Conservative author David Freddoso believes that liberal commentators like Chris Matthews, who attacked conservatives for being racist (among other things), ran a voter suppression campaign against conservatives during the 2012 election. His assertion was that these tactics were used “to tar conservatism and shame conservatives out of participating in politics.”
There is a fairly new phenomenon emerging called “media-induced voter suppression,” however, if that’s what Freddoso is getting at, he’s misinterpreting what it means, according to Ballotpedia. Voter suppression in general is a strategy to prevent or discourage voters from engaging in their right to vote, for the purpose of influencing the outcome of an election. Media bias, particularly when it’s so skewed that all it’s focusing on is the negative, not reporting any of the positive for one side of an issue or election, can, in fact, influence electoral outcomes, either intentionally or unintentionally. Media-induced voter suppression actually centers on issues like early reporting of polling results, from later time zones into earlier time zones (i.e., reporting results in the Eastern time zone where polls have closed, while they’re still open for another 3 hours in the Pacific time zone), and on reporting the results of various exit polls throughout Election Day. This can result in people becoming discouraged, based on that information, and deciding not to vote.
A big issue with claiming that MSNBC was running a voter suppression campaign is that Freddoso ignores all the other types of voter suppression Republicans tried to ramrod into law in various states. Media-induced voter suppression, regardless of what definition he is using, is a lot less heinous, because while it may discourage you from going to the polls, it does not have a way to prevent you from voting, should you decide to go to the polls despite what you hear.
One of the most common suppression tactics attempted by the GOP during the 2012 election cycle was voter ID laws, including requiring a government-issued photo ID to vote, or, going even further, requiring an official document proving citizenship in order to vote. Up to 11% of Americans don’t have a government issued ID, and up to 7% don’t have documented proof of citizenship, according to the ACLU.
Those numbers may not appear to be much, but both of these tactics can disproportionately affect students, minorities, the elderly, and the disabled, all of whom can have problems getting through all the administrative procedures and affording the cost of obtaining such ID. For people on low fixed incomes, for students, and for the poor, even a $25 fee can be too expensive. These groups tend to lean Democratic.
Furthermore, according to an article on ProPublica, NYU’s Brennan Center also found that people living in rural areas can have trouble getting to ID offices, which are often located in towns and cities that may be hours away from where they live, which adds to the cost of getting appropriate ID. That is, of course, assuming they have a working vehicle in which to travel. Many don’t. In Texas, these complaints were brushed aside as a consequence of choosing to live in such areas; however, many legal scholars say that voter ID laws present a real, financial barrier to voting.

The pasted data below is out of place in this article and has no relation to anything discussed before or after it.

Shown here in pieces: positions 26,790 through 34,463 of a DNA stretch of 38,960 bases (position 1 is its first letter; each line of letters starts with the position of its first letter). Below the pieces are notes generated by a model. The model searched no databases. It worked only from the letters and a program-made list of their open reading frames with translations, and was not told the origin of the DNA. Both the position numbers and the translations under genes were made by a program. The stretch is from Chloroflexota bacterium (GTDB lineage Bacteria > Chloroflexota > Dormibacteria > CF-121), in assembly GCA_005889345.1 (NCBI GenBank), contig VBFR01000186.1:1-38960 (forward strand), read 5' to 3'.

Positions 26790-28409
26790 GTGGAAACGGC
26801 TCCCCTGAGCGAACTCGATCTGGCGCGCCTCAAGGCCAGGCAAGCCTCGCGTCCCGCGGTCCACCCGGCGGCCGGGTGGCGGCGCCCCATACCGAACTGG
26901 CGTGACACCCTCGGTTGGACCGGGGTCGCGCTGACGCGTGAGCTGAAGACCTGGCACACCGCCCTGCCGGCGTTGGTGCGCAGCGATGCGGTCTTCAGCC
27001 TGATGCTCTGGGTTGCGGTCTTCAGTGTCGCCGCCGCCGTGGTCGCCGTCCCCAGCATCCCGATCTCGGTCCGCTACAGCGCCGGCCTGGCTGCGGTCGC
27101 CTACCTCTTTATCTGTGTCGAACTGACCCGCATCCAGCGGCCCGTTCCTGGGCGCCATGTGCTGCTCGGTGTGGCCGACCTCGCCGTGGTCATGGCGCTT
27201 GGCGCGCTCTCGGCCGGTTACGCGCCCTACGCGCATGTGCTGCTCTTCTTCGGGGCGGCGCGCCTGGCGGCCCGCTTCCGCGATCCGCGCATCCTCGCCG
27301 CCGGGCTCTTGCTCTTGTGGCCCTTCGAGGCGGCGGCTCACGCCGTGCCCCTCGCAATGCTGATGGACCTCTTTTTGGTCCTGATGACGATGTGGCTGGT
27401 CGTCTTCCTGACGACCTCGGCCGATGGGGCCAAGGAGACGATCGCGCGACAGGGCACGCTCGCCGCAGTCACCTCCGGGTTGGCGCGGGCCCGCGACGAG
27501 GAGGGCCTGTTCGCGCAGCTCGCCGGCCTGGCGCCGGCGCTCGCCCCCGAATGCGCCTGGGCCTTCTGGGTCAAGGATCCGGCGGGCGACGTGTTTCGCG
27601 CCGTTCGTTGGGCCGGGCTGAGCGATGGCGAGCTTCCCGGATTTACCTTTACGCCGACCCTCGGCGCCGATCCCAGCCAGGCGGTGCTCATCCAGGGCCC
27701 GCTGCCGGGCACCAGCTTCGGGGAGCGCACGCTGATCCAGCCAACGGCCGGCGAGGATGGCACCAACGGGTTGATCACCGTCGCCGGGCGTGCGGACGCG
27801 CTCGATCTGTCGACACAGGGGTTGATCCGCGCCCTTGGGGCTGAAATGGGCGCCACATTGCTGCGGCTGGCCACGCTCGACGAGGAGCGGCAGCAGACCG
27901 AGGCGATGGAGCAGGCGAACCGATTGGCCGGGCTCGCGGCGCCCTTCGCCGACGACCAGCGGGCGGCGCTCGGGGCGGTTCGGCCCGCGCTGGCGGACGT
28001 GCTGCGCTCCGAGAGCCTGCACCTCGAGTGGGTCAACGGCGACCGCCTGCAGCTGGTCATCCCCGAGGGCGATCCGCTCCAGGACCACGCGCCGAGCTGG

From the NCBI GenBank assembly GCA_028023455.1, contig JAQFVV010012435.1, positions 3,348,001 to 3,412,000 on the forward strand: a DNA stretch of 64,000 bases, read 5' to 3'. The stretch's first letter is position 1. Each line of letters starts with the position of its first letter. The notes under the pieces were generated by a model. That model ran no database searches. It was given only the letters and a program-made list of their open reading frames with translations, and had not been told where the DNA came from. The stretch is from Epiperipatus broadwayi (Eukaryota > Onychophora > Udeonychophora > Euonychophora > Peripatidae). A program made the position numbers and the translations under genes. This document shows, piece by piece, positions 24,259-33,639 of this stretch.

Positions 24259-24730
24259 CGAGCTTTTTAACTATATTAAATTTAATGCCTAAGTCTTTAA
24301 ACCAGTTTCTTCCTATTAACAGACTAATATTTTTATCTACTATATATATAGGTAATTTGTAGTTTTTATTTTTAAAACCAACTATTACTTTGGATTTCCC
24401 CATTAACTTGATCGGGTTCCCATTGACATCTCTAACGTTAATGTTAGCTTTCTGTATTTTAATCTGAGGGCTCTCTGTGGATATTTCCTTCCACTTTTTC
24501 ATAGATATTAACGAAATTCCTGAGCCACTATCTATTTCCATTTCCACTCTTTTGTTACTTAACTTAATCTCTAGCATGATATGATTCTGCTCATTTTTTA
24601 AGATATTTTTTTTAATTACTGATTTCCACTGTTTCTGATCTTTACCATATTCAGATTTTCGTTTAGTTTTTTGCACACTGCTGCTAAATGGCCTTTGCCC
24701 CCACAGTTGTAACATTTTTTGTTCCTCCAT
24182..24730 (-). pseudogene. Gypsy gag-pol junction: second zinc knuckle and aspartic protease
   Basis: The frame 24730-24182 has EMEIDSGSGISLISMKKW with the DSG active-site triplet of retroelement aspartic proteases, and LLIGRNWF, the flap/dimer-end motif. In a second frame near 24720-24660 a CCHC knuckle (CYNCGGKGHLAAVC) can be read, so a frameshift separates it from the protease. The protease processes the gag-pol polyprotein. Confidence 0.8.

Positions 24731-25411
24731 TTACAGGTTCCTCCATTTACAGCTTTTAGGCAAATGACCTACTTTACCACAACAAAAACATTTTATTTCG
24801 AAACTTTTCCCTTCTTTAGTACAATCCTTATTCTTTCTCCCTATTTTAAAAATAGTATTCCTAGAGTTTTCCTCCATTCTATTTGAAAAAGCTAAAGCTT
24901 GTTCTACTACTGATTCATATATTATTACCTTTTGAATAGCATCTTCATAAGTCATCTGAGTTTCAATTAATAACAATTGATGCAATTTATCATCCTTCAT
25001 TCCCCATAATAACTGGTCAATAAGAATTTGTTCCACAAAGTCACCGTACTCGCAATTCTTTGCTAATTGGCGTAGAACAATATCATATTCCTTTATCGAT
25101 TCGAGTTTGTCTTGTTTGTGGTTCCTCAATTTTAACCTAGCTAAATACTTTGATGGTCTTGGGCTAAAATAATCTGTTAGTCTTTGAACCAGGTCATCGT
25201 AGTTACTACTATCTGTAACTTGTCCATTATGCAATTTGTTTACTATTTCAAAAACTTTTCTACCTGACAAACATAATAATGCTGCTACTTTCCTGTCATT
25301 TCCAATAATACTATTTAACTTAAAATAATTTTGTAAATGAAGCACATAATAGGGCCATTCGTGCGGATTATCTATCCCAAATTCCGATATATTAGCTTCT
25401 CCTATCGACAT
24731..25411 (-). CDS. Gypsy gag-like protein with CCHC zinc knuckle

Despite the GOP’s insistence that these laws are only to protect against in-person voter fraud, the Brennan Center, the Independent Voter Network (IVN), and others, have found that in-person voter fraud is very rare. According to the IVN, the News 21 Voting Rights Project investigated documented cases of voting fraud and compiled them into a database. They found 10 reported cases of in-person voter fraud. It also found 491 cases of absentee ballot fraud and 400 cases of registration fraud.
Another common voter suppression tactic was restricting early voting and access to the polls. In fact, in Florida, the Palm Beach Post reported that former GOP leaders, including former Florida Republican chairman Jim Greer, admitted that the goal of restricting access to early voting was because early voting tends to favor Democrats. Former governor Charlie Crist agreed with that assessement.
The Post also reported that Wayne Bertsch, who used to oversee elections on local and state levels, admitted to knowing that reducing Democratic turnout was the goal of such laws.
Ohio’s Republican government also attempted various restrictions on early voting, even going so far as to restrict hours of voting in the final three days leading up to the election, after the courts overturned their total ban on early voting during that time. Ohio passed a law allowing early voting all the way up through the weekend prior to an election after the 2004 election cycle, but saw that blacks, who tend to vote Democratic, took more advantage of that in some of the more heavily populated counties than other groups in 2008.
A biased media, with biased commentary, whether it can be termed as media-induced suppression or not, still only discourages people from voting, and does not actually prohibit them from doing so. If Freddoso wants to discuss actual voter suppression, he should look at laws that the GOP wants passed that would prohibit people from exercising their right to vote.